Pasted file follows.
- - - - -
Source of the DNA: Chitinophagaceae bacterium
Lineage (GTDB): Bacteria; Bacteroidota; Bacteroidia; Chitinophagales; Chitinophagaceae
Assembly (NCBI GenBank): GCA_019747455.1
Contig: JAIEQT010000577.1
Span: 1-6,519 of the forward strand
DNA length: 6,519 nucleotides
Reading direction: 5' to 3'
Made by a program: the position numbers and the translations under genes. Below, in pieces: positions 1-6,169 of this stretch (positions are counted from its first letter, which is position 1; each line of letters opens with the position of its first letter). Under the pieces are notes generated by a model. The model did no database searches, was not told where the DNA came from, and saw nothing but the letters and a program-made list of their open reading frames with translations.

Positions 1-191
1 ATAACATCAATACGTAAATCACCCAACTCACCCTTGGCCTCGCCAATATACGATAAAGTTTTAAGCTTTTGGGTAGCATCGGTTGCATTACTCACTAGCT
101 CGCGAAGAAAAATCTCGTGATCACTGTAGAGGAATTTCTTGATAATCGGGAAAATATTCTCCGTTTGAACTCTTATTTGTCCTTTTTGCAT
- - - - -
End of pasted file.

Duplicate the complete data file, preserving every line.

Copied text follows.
Source of the DNA: Chitinophagaceae bacterium
Lineage (GTDB): Bacteria; Bacteroidota; Bacteroidia; Chitinophagales; Chitinophagaceae
Assembly (NCBI GenBank): GCA_019747455.1
Contig: JAIEQT010000577.1
Span: 1-6,519 of the forward strand
DNA length: 6,519 nucleotides
Reading direction: 5' to 3'
Made by a program: the position numbers and the translations under genes. Below, in pieces: positions 1-6,169 of this stretch (positions are counted from its first letter, which is position 1; each line of letters opens with the position of its first letter). Under the pieces are notes generated by a model. The model did no database searches, was not told where the DNA came from, and saw nothing but the letters and a program-made list of their open reading frames with translations.

Positions 1-191
1 ATAACATCAATACGTAAATCACCCAACTCACCCTTGGCCTCGCCAATATACGATAAAGTTTTAAGCTTTTGGGTAGCATCGGTTGCATTACTCACTAGCT
101 CGCGAAGAAAAATCTCGTGATCACTGTAGAGGAATTTCTTGATAATCGGGAAAATATTCTCCGTTTGAACTCTTATTTGTCCTTTTTGCAT